Written by , Ryerson University. Photo credit: Shutterstock. Originally published in The Conversation.
There’s strong pressure to use more technology to capture student attention, but what about inviting students to adopt a contemplative posture?
As another virtual university semester unfolds — the second or even third for some since the beginning of the pandemic — fatigue and declining satisfaction with this remote format seem to be increasingly felt on both sides of the screen.
On the one hand, there are students worried about the quality of the courses they are taking, but above all, they are missing out on campus and community life. On the other hand, there are teachers feeling breathlessly short of resources, who have been pushed overnight to change their practices and run their classes from home.
Beyond the purely pedagogical impacts, the issue of mental health for everyone is of concern today. Having personally had to give online courses to more than 250 undergraduate students over these past weeks, I have been able to experience these issues and to feel the limits of this new way of teaching.
Web influencer or academic expert?
The temptation — but also often the pressure — to draw out a host of technological tools to capture and maintain the attention of students or facilitate their collaboration is often very strong. Certainly, the idea of teaching a class live on Twitch or in a fictional world on Minecraft and then continuing the discussion on Discord or Slack can be exciting. But in this particular context, the teacher is sometimes more of a online influencer than an academic expert.
These technological choices also confront teachers with limits, both logistical and human. What can we say to the many students who access this content from their cell phones and therefore from their cellular data, or to those who do not yet have a computer and a high-performance internet connection?
What to do with students who have to share their workspace with the rest of the family, who don’t have a good grasp of these different tools or who have to learn how to use a range of different applications for each of their courses?
These issues also illustrate the very real risk of creating new barriers to inclusion in education.
So, before mobilizing such hardware, it is important to consider not only the ability of students to grasp it, but also the ability of teachers to train themselves sufficiently to offer a positive learning experience. More importantly, this is also an opportunity to learn about other modes of distance education and finally to move away from a vision requiring more and more tools and overstimulation.
A more human approach
What if one of the answers to the challenges of distance learning is to go back to basics and set up contexts that are less “techno” and more human?
In their work on the experience economy, consultants Joseph Pine and Jim Gilmore explore how value can be created based on the experience of “guests” (whether as consumers in shops or visitors to museums). They propose four categories for experience: educational, entertainment, escapist and esthetic. “Esthetic” experiences, they argue, are those in which participants are invited to adopt a contemplative posture. The experience then aims at harmony of the senses and attaining a kind of individual fullness.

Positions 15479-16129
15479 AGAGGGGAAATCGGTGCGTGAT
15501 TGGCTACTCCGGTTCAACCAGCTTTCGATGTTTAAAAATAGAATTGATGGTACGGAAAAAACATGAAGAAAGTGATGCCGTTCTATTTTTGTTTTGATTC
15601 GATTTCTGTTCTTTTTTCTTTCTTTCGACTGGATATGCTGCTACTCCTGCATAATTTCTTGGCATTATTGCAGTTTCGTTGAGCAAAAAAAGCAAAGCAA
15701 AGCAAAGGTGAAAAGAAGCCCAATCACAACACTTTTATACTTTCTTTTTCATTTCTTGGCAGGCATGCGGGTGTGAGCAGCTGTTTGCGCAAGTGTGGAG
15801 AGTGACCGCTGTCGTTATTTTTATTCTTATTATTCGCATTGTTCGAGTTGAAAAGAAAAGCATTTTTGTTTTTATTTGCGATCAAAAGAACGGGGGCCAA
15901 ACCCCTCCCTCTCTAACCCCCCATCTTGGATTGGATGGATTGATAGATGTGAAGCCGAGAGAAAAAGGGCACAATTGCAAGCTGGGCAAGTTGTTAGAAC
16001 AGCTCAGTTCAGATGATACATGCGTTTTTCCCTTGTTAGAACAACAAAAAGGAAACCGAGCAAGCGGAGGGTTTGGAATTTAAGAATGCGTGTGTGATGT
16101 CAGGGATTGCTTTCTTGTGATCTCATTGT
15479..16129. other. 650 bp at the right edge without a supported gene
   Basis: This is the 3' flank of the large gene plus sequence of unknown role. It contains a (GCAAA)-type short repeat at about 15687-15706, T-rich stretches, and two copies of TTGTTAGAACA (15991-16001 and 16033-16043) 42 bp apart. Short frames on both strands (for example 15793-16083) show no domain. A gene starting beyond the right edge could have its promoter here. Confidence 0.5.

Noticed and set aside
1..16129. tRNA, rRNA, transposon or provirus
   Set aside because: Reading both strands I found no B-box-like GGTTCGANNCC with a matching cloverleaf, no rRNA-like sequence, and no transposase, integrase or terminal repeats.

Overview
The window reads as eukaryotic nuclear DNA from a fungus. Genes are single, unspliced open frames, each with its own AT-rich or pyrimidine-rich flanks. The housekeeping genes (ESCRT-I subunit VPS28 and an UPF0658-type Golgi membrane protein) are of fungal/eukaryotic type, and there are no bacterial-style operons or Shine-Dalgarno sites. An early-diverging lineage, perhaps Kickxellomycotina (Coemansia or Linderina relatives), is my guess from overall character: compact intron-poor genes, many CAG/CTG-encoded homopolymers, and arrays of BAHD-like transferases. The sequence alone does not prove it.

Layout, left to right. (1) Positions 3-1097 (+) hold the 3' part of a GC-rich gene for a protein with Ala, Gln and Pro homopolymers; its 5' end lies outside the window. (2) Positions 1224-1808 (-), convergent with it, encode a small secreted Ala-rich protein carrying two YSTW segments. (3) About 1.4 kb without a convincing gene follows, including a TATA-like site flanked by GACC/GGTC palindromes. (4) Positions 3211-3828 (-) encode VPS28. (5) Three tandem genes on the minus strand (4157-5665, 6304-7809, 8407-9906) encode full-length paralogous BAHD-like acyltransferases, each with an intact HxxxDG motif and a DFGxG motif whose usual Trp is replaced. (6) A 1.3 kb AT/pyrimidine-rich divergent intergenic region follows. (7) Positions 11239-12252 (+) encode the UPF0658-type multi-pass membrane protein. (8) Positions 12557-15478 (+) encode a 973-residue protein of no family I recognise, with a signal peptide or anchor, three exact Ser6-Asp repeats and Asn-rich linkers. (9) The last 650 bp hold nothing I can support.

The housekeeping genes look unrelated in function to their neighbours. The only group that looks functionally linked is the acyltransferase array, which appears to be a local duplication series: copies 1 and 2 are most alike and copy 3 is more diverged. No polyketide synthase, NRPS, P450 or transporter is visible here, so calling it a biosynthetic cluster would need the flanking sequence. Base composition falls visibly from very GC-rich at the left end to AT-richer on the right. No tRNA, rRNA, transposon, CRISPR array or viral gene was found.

An example of that could be a visit to a museum, where people walk around, sit on a bench and get lost in their thoughts. It contrasts sharply with an entertainment experience such as a music show or an amusement park. It’s a celebration of slowness, of a more subtle but equally engaging non-technological stimulation.
This kind of call for a slower, more informal pedagogical approach isn’t new. Moreover, the idea of lowering the pace, or to prune the content a little to facilitate retention without affecting the quality, was slowly gaining ground long before the pandemic.
Create an atmosphere conducive to reflection
So, instead of using yet another collaborative tool during a Zoom course, why not simply create an atmosphere conducive to reflection through a warm decor, a little nature, something to watch or music that is pleasant to listen to?
Similarly, why not open the virtual rooms earlier, or close them later, for those who want to exchange in a more informal setting. Why not send the content in advance so as to take advantage of these so-called “synchronous moments” to interact and inject some human warmth?
Finally, it is possible to enhance non-visual stimuli to allow students to take a break from their screens for even a brief moment. The simple act of recording podcast episodes or transmitting assessments via audio not only gives students a break for their eyes but also offers more flexibility in when and where they can view the content. The opportunity has also come to rediscover the charms of a simple telephone conversation, instead of another videoconference.
Since this virtual mode of teaching is expected to continue at least until next fall or winter and to play a greater role in university curricula after the pandemic, it is not too late to imagine modes of engagement that are more mindful of individual constraints.
According to Pine and Gilmore, any good experience must be thought of in the broader context in which it takes place. So, rather than relying on the equivalent of an online lecture, let’s reconsider. Keep in mind the constraints of the moment and imagine courses that allow you to vary the contexts in which you immerse yourself, whether it’s by the fire or even under the comforter!